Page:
Reports From Real-Life
Haunted Houses
By Tracey Middlekauff
NEW YORK - Maybe you're sick and tired of all the Halloween hoopla - the commercialism, the Darth Maul costumes, the smiling, cheery pumpkins. Isn't this holiday supposed to be scary?
Beyond the plastic masks and candy corns is the other side of Halloween " the place where things truly go bump in the night.
In the interest of the true spirit of Halloween, we've assembled a list of places where the ghosts don't carry glow sticks.
Hull House Disappoints; Crow House Gives Good Scare
The Hull House was built in 1856 in Chicago as a shelter for immigrants. Now a museum, the first reported paranormal activity was experienced in the early 1900s in the form of the Devil Baby.
According to the legend, this baby was cursed with a Satanic appearance due to his atheist father. It is said the child appears in the house as a ghostly light. A ghostly, devilish light.
But according to one museum worker named Barb (who requested her last name be withheld), no one has seen anything creepy at Hull House for years. And Barb is one person who ought to know, because, she says, "I used to live in a haunted house."
Barb used to live in The Crow House, a well-known residence in the Crystal Lake area of Illinois. Her parents still live there.
"That's the oldest house in town," Barb says. "We know of a woman who died there in the 1970s, Mrs. Davy. You can smell lilacs when she's around. We can see her " she's just always around. Other people can sense her too."
Barb says you can often hear people having a party downstairs in the house, but "when you go to check, no one's there."
Corbis - Signs of a suburban haunting?
According to Barb, there's also the ghost of a man dressed in an 1800s costume, with a walrus mustache. She says he just stands on the steps and stares. "The upstairs master bedroom used to be used as a sick room," Barb explains. "People died there. That's where this man died."
Generally, she says it's not too scary: "We're used to Mrs. Davy."
But, as far as Hull House goes, Barb confides it's a real disappointment that nothing scary has happened, since that's why she took the job. "It's really sad," she says.
But Barb perks up when you ask her about Chicago's other supernatural hot spots.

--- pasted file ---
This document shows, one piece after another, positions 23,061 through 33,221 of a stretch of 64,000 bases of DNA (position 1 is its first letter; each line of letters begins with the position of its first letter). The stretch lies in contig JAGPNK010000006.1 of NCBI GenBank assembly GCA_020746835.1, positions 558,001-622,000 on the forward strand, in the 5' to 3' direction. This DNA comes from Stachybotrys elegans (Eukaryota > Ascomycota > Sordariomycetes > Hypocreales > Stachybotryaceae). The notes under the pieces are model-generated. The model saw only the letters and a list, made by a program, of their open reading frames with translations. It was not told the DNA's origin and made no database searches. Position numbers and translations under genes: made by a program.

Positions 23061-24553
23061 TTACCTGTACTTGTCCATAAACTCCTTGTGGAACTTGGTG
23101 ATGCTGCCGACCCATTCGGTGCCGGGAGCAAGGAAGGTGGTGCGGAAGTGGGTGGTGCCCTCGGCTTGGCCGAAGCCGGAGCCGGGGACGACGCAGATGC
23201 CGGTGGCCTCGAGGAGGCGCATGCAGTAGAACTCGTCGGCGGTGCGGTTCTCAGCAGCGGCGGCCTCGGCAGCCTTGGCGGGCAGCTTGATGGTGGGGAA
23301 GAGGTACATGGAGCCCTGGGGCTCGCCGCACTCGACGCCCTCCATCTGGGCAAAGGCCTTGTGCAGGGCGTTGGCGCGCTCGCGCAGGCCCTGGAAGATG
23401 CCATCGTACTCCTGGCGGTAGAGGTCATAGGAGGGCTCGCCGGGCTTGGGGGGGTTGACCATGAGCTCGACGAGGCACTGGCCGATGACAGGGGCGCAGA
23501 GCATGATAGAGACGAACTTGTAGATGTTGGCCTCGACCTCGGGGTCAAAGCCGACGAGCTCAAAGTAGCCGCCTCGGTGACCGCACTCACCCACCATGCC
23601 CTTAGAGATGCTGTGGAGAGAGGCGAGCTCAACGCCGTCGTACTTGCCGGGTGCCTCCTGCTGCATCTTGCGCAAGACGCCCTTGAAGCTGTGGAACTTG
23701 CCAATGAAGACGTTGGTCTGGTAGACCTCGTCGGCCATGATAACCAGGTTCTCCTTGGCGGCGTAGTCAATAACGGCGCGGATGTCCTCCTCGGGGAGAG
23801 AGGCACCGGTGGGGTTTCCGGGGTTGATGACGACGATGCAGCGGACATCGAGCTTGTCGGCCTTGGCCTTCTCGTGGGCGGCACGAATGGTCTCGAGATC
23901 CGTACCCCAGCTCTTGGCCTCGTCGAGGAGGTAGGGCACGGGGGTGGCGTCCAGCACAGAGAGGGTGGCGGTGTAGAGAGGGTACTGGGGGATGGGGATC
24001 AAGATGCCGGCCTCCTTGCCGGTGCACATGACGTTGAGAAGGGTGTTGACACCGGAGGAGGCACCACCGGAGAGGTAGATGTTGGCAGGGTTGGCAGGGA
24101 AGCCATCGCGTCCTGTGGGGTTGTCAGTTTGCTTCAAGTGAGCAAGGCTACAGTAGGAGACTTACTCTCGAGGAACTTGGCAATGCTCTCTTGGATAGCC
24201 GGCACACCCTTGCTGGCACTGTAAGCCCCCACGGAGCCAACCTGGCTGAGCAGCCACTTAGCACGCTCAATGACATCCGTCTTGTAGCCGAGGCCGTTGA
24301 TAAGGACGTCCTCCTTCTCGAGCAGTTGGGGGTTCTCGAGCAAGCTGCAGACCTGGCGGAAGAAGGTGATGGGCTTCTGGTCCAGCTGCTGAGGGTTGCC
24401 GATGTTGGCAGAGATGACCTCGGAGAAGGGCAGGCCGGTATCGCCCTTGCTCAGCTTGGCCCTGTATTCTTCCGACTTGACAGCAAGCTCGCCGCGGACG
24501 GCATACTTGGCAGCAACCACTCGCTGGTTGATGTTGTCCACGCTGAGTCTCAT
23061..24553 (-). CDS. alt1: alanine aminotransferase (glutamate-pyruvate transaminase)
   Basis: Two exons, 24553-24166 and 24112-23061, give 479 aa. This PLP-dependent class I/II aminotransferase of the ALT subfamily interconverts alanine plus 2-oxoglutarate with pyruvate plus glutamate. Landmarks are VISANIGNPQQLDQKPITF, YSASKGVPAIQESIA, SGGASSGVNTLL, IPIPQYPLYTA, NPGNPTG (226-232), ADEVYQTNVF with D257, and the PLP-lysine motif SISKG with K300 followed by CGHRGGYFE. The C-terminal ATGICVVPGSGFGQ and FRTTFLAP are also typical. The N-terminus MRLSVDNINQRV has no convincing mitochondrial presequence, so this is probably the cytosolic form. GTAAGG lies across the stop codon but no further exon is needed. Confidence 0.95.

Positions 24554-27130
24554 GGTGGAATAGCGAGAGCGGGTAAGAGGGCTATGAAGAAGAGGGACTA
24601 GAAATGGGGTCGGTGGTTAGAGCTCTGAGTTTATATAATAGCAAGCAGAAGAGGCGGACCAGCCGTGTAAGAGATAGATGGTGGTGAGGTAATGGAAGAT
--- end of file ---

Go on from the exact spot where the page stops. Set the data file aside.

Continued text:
"The Biograph Theater was the last place Dillinger was before he was killed in the alley out back," she says. "People say you can see him sometimes, running down the alley before he disappears in a purple light. I know for a fact dogs will not go in that alley."
The site of the St. Valentine's Day Massacre, now a parking lot, is also rumored to be visited by the spirits of the dead, once again attested to by the apparent agitation of dogs forced to enter the premises, according to Barb.
Amityville Horror Gets Erased from Local Memory
And then there's Amityville, N.Y., arguably the site of the most famous haunted house in the United States.
On November 13, 1974, the now-infamous house in Long Island became the scene of a brutal multiple murder when Ronald DeFeo, Jr. killed six members of his family with a shotgun as they slept in their beds.
Folk legend has it DeFeo was possessed by the spirit of a Native American chief whose tomb had been violated around the turn of the century.
And everyone remembers the 1979 film The Amityville Horror, based on Jay Anson's 1977 book of the same name, which purported to tell the horrifying "true story" of the Lutz family, who bought the house in 1975. The Lutzes claimed a series of terrifying supernatural events drove them from the home.
Some believe the part about the haunting is a hoax, while others buy the story.
But if the folks at the Amityville Chamber of Commerce had their way, the whole thing would be erased from county records by now. According to Marsha Bessman, "Those events never happened. That's not an image we want people to have of our town."
And yes, according to Bessman, a "normal" family now lives in the house, leading a "normal" life. "Tourists don't come to see the house anymore," she says. And to make sure, the street is now one-way, and there's no parking.
Fort McHenry? Ain't no Ghosts Here
On a less sensational note, Baltimore's Ft. McHenry, the fortress that guarded the city throughout history, is rumored to be the site of some supernatural goings-on. Stories have been told of a shadowy figure who marches along the parapets, an evil spirit in a hallway and floating furniture. Tour guides have reportedly been surrounded in an otherworldly light, and it is rumored voices have been heard after the fort has been closed to visitors.
But try getting any of the park rangers to admit that. One ranger, a 20-year veteran who declined to give his name, would only say, in the terse small-town dialect that Hollywood's made us expect in these situations: "I don't repeat ghost stories." When pushed to reveal where he heard said stories, he cryptically responded, "Visitors."
Perhaps he was too frightened to speak. Or maybe he was a ghost himself ... Only one way to know for sure: check out Fort McHenry and see for yourself.